APPLES SHOULD BE RED
by Penny Watsonpublished by Penny Watson February 15, 2014
E-Book 84 PAGES
Blogger purchase, Penny is a friendly acquaintance.
Recipe for Thanksgiving Dinner:
Start with 62-year old politically incorrect, chain-smoking, hard-cussing curmudgeon.
Add 59-year old sexually-repressed know-it-all in pearls.
Throw in a beer can-turkey, a battle for horticultural supremacy, and nudist next-door neighbor.
Serve on paper plates, garnished with garden gnome.;
Tastes like happily ever after.
Penny Watson presents an over-fifty romantic comedy novella. 21,000 words. Story includes copious profanity and botanical references.
It seems the universe has heard my plea for heroines older that 32 (complaining of their age) as this is the third novel I have read in the past six months with an older woman as the main character. Now if it would just hear me about sleeves on dresses.
As a woman in her (oh my goddess!) mid-fifties I can say that for myself, sex did not end at fifty. I’m just coming in to my stride. I don’t really believe age has a lot to do with how sexual or sensual you are.
But, there is a dearth of novels featuring women over 35., and even they are fearful of having dried up cooters so, a heroine over twenty is notable on its own. Penny does a good job drawing these two diametrically opposed people. I could never imagine being attracted to Tom, our sixty-something love interest. And, I have a hard time imagining he would be attracted to a woman like Bev who he dislikes even when they aren’t in the same room. I just don’t see it, but that doesn’t mean I haven’t seen less likely matches. You know, those couples where you raise your eyebrow in wonder?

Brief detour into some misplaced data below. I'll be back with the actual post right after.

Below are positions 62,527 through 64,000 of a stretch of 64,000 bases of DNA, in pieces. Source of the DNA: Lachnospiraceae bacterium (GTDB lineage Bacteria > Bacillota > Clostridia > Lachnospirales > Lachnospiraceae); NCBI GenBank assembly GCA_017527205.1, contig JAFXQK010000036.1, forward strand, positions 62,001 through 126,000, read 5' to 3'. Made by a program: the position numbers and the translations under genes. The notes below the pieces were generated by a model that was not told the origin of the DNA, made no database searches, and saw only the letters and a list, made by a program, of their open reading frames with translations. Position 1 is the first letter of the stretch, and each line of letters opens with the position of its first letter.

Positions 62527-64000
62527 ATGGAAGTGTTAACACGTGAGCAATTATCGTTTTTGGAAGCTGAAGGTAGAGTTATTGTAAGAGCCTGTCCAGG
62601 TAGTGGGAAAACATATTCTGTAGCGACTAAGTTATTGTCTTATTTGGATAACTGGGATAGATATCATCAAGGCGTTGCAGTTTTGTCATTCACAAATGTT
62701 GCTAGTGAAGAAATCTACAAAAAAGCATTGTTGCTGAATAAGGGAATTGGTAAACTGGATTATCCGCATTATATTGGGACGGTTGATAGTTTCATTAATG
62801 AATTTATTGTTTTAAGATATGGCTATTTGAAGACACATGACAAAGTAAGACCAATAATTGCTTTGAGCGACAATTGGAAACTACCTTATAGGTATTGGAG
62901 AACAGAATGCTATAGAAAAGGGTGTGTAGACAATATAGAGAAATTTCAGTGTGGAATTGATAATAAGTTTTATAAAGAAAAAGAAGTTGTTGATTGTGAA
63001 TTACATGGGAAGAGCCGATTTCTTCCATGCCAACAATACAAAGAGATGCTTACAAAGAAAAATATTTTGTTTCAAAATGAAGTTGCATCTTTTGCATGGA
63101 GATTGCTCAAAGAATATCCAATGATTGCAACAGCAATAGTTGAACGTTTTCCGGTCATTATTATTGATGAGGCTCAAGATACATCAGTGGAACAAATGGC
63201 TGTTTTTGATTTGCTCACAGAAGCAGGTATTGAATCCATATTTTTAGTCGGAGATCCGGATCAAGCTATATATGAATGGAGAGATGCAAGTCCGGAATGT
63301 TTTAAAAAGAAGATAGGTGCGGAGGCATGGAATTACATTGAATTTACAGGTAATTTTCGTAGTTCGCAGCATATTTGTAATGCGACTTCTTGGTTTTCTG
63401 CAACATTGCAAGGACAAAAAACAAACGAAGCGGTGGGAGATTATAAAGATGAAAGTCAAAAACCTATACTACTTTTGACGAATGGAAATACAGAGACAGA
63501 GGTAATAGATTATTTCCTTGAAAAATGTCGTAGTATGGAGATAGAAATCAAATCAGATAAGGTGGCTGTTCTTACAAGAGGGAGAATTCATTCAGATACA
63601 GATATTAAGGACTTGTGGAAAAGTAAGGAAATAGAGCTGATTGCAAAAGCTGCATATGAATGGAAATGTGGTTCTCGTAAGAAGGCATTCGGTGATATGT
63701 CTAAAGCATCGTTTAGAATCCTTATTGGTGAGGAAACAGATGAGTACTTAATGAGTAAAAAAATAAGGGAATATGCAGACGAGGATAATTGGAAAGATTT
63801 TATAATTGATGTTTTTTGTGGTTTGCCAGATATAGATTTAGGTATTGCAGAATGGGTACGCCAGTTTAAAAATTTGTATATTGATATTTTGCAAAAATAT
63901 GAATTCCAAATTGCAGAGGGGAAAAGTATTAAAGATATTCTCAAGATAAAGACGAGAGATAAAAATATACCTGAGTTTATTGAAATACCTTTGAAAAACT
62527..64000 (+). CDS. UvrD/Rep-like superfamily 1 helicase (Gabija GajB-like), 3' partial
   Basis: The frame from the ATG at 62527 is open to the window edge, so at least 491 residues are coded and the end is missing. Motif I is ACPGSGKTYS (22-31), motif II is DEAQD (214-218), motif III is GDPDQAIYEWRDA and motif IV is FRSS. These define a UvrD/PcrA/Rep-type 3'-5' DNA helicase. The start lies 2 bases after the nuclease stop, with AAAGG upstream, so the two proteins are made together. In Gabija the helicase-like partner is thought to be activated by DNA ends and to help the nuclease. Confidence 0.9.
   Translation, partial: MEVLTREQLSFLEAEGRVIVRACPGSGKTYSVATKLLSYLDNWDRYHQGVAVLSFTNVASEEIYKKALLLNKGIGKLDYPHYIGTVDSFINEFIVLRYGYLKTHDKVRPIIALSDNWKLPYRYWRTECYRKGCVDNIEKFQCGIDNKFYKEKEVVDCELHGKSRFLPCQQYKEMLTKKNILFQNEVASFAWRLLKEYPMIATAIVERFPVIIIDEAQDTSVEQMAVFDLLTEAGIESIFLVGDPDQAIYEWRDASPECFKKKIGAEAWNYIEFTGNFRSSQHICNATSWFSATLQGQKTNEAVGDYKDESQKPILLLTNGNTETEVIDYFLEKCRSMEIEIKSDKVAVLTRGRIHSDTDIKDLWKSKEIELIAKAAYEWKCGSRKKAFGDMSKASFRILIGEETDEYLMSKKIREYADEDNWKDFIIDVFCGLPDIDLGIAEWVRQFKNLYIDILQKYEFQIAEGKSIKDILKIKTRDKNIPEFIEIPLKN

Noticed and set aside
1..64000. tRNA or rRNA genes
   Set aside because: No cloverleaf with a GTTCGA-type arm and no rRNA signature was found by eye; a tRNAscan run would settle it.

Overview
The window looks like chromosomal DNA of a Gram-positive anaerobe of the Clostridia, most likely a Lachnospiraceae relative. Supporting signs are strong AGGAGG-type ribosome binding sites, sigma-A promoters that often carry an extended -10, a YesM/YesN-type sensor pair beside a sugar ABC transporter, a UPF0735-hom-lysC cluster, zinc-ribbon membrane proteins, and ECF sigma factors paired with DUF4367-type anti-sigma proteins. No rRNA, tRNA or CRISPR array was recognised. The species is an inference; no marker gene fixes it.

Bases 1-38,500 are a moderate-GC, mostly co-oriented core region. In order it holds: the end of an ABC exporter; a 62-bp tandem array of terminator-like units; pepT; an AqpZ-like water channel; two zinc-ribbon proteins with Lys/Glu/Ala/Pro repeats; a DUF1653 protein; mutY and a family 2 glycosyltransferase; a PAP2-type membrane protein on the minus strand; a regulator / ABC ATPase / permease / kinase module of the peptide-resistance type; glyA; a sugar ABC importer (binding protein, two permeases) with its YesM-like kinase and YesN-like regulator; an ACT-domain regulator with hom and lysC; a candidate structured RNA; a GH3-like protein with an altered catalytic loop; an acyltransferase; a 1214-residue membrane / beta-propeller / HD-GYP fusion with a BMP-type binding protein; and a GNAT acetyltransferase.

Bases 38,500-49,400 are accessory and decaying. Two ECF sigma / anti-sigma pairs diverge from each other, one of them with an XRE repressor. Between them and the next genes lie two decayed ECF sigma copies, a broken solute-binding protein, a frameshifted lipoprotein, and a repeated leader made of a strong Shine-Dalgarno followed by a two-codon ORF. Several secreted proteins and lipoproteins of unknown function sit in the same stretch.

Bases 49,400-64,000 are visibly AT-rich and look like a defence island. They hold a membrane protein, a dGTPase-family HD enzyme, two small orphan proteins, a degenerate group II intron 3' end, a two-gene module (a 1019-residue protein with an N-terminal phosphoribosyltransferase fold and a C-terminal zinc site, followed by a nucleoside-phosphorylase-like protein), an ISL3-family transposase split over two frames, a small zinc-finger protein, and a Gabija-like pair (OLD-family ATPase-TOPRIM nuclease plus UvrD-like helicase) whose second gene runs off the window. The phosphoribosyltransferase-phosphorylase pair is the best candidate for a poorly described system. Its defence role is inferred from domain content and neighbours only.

So opposites attract? I guess the heart wants what the heart wants. And, Bev seems to be attracted to Tom, and he to her. So they both change a little. There’s the crux of the book: it’s nice that they get it on and that she has the best sex of her life, but the point is that we are never to old to change, to open ourselves up to new experience and to love.
It’s a short book, and the blurb pretty much tells you what is going to happen. And, people aren’t always who they seem to be. Tom is an old curmudgeon; a bit of an anachronism. Beverly is a refugee from the 1950s. The characters feel older than their stated ages. Bev is Donna Reed in the Martha-Stewart-age, okay, maybe I know a couple of ladies who are not entirely dissimilar.
The characters feel somewhat two dimensional. I think this is a format issue. There’s a plot and a lot of change that has to happen so where in a novel the characters might be deeper and more fleshed out , in a short story they are less delineated. The beginning point of the characters isn’t as important as where they end up. The story starts off with Bev’s daughter and her husband who is Tom’s son. I think the beginning shows that the apples don’t fall far from the tree, but also that our parents’ characteristics don’t have to become entirely ours.
And they end up happier than where they started, they have both changed. It’s a great idea for a story and a fun read.